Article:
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Dinnington Civil Parish

Parish boundaries may have changed - for the latest map see the Parish Council or Newcastle City Council.

About the Parish

Overview: Dinnington is one of only six civil parishes in Newcastle upon Tyne (most of the city is unparished). The parish is located about 6 miles north-west of the city centre. Most of the population resides within the village of Dinnington. The population is growing in association with new housing developments. 
Main Settlements:

Dinnington (village)

There are also a number of hamlets and farms in the parish, including Brenkley, North Farm, Gardener's House Farm, and along the Old Great North Road are South Shotton Edge and Seven Mile House.


2,361  (2021 Census)

1,636  (2011 Census)

1,710  (2001 Census)

Area: 12.6 km2
Parish Council: Dinnington Parish Council (formed in 1919)
Unitary Authority: Newcastle City Council
Ceremonial County: Tyne and Wear


Ancient Township:

Dinnington Township

Townships became civil parishes in their own right in 1866 (see below).

Ancient Parish:

Dinnington Parish  (St Matthew)

The parish covered a wider geographical area compared to todays civil parish of Dinnington and was comprised of the townships of Dinnington, Mason, Brenkley; Horton-Grange, Woolsington, the eastern moiety of Prestwick.

The Parish of Dinnington was created in 1834 from parts of the parish of Ponteland.

Ancient parishes refer to the parishes before the split between ecclesiastical (church) and civil parishes in the 19th century. They had a parish church and often were composed of multiple townships and chapelries. In many cases, townships and parishes were originally based on the territory of manors from the feudal system during medieval times. Civil parishes were created following the Poor Law Amendment Act 1866, in which Church of England parishes, extra-parochial areas, townships and chapelries, became "civil parishes" which could set their own poor rate (tax). Then the reforms of Local Government Act 1894 established elected civil parish councils (or parish meetings for parishes with less than 300 residents) and created urban and rural districts. Boundaries of parishes and civil parishes may have changed over time.

Ancient District:

Castle (ward)

Poor Law Union:

Castle Ward Poor Law Union, formed in 1836.

Castle Ward Poor Law Union Workhouse intitally used an existing workhouse at Heddon-on-the-Wall; Heddon Square, built in 1796, which had been previously used to house mine workers and Huguenot refugees (French Protestants who fled from the French Catholic government in the 17th century). A new and larger workhouse, designed by John and Benjamin Green, was built in Ponteland in 1848, which could house 120 inmates. This was later extended.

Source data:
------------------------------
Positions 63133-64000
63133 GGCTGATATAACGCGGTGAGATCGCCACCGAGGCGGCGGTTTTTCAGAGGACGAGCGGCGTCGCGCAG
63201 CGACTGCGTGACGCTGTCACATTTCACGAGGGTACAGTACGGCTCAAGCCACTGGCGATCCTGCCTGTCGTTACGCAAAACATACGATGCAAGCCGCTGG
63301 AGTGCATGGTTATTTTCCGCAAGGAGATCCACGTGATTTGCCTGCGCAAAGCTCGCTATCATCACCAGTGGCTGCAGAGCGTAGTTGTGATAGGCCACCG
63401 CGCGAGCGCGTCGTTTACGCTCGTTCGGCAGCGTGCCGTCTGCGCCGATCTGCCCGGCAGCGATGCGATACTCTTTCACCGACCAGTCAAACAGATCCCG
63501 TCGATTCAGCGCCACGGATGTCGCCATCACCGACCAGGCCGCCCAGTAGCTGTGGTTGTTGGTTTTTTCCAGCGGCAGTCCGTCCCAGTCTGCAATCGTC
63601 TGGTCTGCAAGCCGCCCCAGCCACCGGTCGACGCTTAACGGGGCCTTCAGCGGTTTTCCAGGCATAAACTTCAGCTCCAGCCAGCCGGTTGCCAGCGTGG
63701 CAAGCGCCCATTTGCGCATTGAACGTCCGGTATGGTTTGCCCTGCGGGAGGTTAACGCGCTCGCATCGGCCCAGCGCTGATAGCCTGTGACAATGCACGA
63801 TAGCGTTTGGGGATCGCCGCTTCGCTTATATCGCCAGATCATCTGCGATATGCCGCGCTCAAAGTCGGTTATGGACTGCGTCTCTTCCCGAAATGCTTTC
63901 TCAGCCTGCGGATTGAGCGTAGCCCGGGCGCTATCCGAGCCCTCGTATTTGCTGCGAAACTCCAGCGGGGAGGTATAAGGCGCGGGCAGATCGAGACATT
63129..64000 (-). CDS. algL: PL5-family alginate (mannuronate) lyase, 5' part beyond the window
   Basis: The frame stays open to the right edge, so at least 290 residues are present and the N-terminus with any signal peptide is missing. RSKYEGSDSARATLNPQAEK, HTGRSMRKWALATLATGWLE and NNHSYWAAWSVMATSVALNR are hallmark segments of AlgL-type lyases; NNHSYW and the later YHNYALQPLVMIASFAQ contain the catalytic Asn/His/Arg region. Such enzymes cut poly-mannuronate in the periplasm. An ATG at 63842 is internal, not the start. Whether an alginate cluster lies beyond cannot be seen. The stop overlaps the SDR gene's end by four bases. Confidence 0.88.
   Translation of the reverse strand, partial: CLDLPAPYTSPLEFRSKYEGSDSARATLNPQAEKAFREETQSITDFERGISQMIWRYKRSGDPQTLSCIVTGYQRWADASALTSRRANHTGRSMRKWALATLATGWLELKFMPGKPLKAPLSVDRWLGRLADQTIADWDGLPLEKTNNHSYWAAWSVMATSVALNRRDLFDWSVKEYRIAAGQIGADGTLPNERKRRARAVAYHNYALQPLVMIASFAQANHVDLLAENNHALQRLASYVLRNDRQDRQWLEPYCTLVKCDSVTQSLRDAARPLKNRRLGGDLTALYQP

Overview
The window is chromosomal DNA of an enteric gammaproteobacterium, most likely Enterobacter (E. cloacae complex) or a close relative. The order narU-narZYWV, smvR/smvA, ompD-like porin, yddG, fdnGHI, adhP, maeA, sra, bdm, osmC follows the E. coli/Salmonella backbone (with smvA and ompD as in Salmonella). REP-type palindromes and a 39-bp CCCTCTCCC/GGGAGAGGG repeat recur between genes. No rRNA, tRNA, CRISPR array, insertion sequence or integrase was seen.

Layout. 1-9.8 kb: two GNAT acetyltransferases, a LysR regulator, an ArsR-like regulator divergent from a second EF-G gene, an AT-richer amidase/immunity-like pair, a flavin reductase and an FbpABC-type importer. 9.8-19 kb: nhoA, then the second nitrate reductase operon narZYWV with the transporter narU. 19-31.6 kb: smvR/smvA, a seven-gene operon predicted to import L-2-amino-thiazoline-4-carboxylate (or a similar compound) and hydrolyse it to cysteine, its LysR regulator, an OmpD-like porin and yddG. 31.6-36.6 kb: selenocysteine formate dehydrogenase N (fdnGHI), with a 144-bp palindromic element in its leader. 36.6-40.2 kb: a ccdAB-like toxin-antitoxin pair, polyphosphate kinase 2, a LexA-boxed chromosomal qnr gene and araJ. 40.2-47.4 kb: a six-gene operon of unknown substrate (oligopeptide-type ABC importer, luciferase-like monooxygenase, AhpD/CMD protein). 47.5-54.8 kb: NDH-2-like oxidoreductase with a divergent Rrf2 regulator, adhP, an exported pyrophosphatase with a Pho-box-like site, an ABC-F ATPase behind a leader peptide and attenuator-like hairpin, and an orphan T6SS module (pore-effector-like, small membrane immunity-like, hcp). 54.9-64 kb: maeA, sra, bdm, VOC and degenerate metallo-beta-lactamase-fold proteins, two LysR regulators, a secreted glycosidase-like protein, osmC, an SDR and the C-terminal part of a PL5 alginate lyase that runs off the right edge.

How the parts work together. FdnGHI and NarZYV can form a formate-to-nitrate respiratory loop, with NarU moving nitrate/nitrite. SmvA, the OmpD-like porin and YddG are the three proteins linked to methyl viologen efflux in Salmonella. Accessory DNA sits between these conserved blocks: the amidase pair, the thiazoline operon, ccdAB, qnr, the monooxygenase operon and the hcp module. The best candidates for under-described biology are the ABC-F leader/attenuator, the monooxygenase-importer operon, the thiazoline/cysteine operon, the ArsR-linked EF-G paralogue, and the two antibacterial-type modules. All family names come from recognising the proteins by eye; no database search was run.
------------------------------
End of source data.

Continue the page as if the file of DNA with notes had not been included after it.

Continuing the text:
Under the Poor Law Amendment Act of 1834 parishes were grouped into Unions, each of which had to build a workhouse if they did not already have one. It ended the old system of locally provided poor relief which had come under strain as numbers out of work grew, following increasing mechanisation of agriculture and the economic downturn after the Napoleonic Wars, along with changing social attitudes. The workhouse provided those unable to support themselves financially with accommodation and work. Inmates were generally segregated into men, women, boys and girls. 

The workhouse system was abolished by the Local Government Act 1929, but many workhouses lived on as ‘Public Assistance Institutions’ until the National Assistance Act 1948.


Northumberland, until 1974, then:

Tyne & Wear, which was created on the 1st of April 1974, following the Local Government Act 1972.

Tyne and Wear County Council (1974 - 1986), based at Sandyford House.

The council was abolished in 1986 along with the other metropolitan county councils in England by the Local Government Act 1985. However, it remains a ceremonilal county.

District Council:

Newcastle City (metropolitan borough)

Since 1986 Newcastle City Council has functioned as a unitary authority (responsible for both district and county-level functions).

Major Boundary Change

On 1st April 1955 changes to Dinnington Civil Parish boundaries included:

Note: the southern part of Horton Grange CP was transferred to Dinnington CP. The northern part, including the hamlet of Horton Grange was transferrd to Stannington CP.[1]

See also:  Historic Buildings and Monuments in Dinnington Civil Parish. Note: listed buildings are generally the responsibility of the county council / unitary authority, rather than the parish council.

Civil Parishes in Newcastle Brenkley Dinnington Mason (Dinnington) Dinnington Parish, 1848 Gardner's Houses Prehistoric Settlement Gin Gang, Seven Mile House Farm Historic Buildings and Monuments in Dinnington Civil Parish South Shotton Edge
Dinnington Parish Council
- "WELCOME to our website which aims to be a source of information for matters concerning the Parish of Dinnington in Newcastle upon Tyne. The small village of Dinnington lies about …

Added by
Simon Cotterill
  Co-Curate Page
- Overview About Dinnington Map Street View   Dinnington is a village and civil parish in the city of Newcastle upon Tyne in Tyne and Wear, England. It is about 5 …
  Co-Curate Page
- Overview Map Street View Brenkley is a hamlet which is located about 7 miles north the city centre of Newcastle and 1 mile north-east of the village of Dinnington. Brenkley Lane …
from Geograph (geograph)
Seven Mile House

Pinned by Simon Cotterill
from Geograph (geograph)
Gardener's Houses Farm

Pinned by Simon Cotterill
Mason (Dinnington)
  Co-Curate Page
Mason (Dinnington)
- Mason was a medieval settlement located in what is now the north-eastern side of Dinnington (presumably from which the Mason's Arms public house in Dinnington takes it's name). Mason was …
from https://www.visionofbritain.o…
Dinnington Tn/AP/CP

Added by
Simon Cotterill


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